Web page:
15 Items Your Hurricane Emergency Kit Should Include

FEMA offers a list of items your hurricane emergency kit should include, plus recommended actions you should take before, during and after a hurricane.

15 Items Your Hurricane Emergency Kit Should Include

With hurricane season in full swing and Central and South Florida brace for the impact of Hurricane Dorian next week, we wanted to provide you with the Federal Emergency Management Agency (FEMA)’s list of recommended items to have in a hurricane emergency kit.

Through its Ready Campaign, FEMA educates and encourages Americans to take some simple steps to prepare for and respond to potential emergencies, including natural disasters and terrorist attacks.

Here are some basic items your hurricane kit (or any emergency kit, really) should include:

  • One gallon of water per person per day for at least three days for drinking and sanitation
  • At least a three-day supply of non-perishable food
  • Battery-powered or hand crank radio and a National Oceanic and Atmospheric Administration (NOAA) Weather Radio with tone alert
  • Flashlight
  • First aid kit
  • Extra batteries
  • Whistle to signal for help
  • Dust mask
  • Moist towelettes
  • Garbage bags
  • Plastic ties for personal sanitation
  • Wrench or pliers to turn of utilities
  • Manual can opener for food
  • Local maps
  • Cell phone with chargers and a backup battery

It would also be beneficial to sign up to receive alerts from your state and local emergency notification systems.

Storing Your Hurricane Emergency Kit Items

FEMA recommends storing these items in airtight plastic bags and keeping the entire kit in one or two easy-to-carry containers, such as plastic bins or duffel bags. Be sure to keep canned foods in a cool, dry place.

Since you do not know where you will be when an emergency occurs, FEMA says, prepare supplies for home, work and vehicles.

  • Home: Keep this kit in a designated place and have it ready in case you have to leave your home quickly. Make sure all family members know where the kit is kept.
  • Work: Be prepared to shelter at work for at least 24 hours. Your work kit should include food, water and other necessities like medicines, as well as comfortable walking shoes, stored in a “grab and go” case.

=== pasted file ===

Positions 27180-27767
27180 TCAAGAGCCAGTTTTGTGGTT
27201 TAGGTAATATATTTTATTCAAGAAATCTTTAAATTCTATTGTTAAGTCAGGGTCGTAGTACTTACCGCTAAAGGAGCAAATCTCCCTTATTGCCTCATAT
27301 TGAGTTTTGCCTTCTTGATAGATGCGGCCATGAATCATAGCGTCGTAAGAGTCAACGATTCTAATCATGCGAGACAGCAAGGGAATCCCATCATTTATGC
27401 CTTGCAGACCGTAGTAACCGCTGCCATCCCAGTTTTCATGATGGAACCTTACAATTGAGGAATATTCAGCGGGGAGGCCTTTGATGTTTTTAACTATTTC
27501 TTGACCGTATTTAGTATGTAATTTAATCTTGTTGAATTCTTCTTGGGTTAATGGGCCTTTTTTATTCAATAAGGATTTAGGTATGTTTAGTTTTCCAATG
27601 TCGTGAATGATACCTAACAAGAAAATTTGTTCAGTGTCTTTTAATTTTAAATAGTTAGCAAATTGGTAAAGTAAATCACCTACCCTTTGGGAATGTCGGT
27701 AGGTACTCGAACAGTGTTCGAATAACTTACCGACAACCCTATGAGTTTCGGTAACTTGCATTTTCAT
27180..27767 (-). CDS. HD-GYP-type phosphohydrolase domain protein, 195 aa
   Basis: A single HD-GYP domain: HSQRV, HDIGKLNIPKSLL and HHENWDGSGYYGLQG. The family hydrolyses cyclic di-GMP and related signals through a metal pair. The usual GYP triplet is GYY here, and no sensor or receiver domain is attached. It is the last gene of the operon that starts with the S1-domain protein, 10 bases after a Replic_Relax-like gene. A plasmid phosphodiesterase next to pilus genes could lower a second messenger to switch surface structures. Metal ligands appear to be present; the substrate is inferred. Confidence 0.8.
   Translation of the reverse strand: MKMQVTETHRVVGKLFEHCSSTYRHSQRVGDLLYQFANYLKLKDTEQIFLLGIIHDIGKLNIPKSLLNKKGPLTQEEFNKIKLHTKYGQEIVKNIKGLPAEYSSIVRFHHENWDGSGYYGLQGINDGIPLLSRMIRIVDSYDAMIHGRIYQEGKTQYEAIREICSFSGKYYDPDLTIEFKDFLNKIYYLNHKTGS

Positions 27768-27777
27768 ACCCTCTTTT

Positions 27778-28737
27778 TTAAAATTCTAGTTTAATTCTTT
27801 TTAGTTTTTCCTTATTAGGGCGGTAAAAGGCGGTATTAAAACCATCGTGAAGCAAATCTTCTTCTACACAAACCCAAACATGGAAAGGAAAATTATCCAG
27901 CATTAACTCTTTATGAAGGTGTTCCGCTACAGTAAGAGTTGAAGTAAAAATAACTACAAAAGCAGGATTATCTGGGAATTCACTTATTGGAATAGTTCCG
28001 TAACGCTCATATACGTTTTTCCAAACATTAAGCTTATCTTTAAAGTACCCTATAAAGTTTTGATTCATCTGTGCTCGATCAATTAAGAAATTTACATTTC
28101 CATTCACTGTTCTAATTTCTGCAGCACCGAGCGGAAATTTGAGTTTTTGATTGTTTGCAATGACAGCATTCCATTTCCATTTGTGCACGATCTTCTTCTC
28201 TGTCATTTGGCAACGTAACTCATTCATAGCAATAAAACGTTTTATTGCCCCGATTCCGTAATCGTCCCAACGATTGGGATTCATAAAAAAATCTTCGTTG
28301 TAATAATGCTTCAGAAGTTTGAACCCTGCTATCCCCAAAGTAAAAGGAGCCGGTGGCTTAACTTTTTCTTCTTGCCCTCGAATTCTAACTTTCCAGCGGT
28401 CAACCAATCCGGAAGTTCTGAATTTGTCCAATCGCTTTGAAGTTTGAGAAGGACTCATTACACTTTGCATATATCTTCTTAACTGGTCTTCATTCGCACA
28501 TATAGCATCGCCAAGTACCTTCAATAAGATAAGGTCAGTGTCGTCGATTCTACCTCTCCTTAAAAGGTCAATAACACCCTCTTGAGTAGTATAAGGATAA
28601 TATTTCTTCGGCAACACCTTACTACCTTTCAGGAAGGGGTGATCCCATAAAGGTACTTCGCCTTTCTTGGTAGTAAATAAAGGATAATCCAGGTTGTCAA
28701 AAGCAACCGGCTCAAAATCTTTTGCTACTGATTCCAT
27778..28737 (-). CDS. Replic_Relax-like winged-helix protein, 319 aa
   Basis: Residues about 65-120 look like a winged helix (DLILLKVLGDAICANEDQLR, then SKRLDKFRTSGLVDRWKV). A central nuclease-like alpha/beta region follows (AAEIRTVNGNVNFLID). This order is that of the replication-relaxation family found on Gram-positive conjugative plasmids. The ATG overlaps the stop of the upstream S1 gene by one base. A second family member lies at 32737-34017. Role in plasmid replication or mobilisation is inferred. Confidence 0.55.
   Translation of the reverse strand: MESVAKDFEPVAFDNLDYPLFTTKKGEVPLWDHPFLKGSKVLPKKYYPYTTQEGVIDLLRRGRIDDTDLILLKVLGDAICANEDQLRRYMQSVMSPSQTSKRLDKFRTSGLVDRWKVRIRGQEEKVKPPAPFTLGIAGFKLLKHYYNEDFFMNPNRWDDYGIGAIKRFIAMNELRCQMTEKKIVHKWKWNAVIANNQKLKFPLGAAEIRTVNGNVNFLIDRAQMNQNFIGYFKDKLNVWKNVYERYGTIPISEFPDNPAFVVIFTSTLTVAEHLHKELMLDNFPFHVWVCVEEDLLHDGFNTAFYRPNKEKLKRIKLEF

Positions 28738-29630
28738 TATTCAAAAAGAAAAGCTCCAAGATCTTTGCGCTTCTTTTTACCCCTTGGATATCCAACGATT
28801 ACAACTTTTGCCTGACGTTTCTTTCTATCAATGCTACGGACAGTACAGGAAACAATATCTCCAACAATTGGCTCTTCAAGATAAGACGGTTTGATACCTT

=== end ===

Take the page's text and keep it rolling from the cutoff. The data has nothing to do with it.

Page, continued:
• Vehicle: In case you are stranded, keep a kit of emergency supplies in your car. In addition to the recommended items above, your car should also include jumper cables, flares, an ice scraper, a cell phone charger, a blanket, a map and cat litter or sand for tire traction.

Additional Items You May Need

FEMA also recommends you consider the unique needs your family might have, including supplies for pets or seniors. Be sure to reevaluate your family’s needs every year and update your kit. These items may include:

  • Prescription medications
  • Non-prescription medications such as pain relievers, anti-diarrhea medication, antacids or laxatives
  • Glasses and contact lens solution
  • Infant formula, bottles, diapers, wipes, diaper rash cream
  • Pet food and extra water for your pet
  • Cash or traveler’s checks
  • Important family documents such as copies of insurance policies, identification and bank account records saved electronically or in a waterproof, portable container
  • Sleeping bag or warm blanket for each person
  • Complete change of clothing appropriate for your climate and sturdy shoes
  • Household chlorine bleach and medicine dropper to disinfect water
  • Fire extinguisher
  • Matches in a waterproof container
  • Feminine supplies and personal hygiene items
  • Mess kits, paper cups, plates, paper towels and plastic utensils
  • Paper and pencil
  • Books, games, puzzles or other activities for children

Additionally, ready.gov provides recommended actions before, during and after a hurricane to keep you and your loved ones safe. You can check those out here.

About the Author

Contact:

Amy is Campus Safety’s Senior Editor. Prior to joining the editorial team in 2017, she worked in both events and digital marketing.

Amy’s mother, brother, sister-in-law and a handful of cousins are teachers, motivating her to learn and share as much as she can about campus security. She has a minor in education and has worked with children in several capacities, further deepening her passion for keeping students safe.

In her free time, Amy enjoys exploring the outdoors with her husband, her son and her dog.

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